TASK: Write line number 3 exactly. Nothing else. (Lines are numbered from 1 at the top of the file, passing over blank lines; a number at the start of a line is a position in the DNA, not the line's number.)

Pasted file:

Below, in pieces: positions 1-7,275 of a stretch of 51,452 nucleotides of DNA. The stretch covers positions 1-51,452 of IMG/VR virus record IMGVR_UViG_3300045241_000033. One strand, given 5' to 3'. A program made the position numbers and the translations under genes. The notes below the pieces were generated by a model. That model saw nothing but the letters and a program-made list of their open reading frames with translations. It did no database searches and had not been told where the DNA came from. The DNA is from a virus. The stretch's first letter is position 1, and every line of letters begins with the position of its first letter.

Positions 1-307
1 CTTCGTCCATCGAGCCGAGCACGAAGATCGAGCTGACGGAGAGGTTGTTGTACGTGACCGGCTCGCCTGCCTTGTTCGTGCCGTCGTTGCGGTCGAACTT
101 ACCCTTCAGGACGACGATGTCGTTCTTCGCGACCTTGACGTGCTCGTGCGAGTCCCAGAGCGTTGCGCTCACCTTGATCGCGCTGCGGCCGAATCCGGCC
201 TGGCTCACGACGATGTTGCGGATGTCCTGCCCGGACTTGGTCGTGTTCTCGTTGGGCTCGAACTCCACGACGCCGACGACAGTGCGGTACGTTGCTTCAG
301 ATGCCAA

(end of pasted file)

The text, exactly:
1 CTTCGTCCATCGAGCCGAGCACGAAGATCGAGCTGACGGAGAGGTTGTTGTACGTGACCGGCTCGCCTGCCTTGTTCGTGCCGTCGTTGCGGTCGAACTT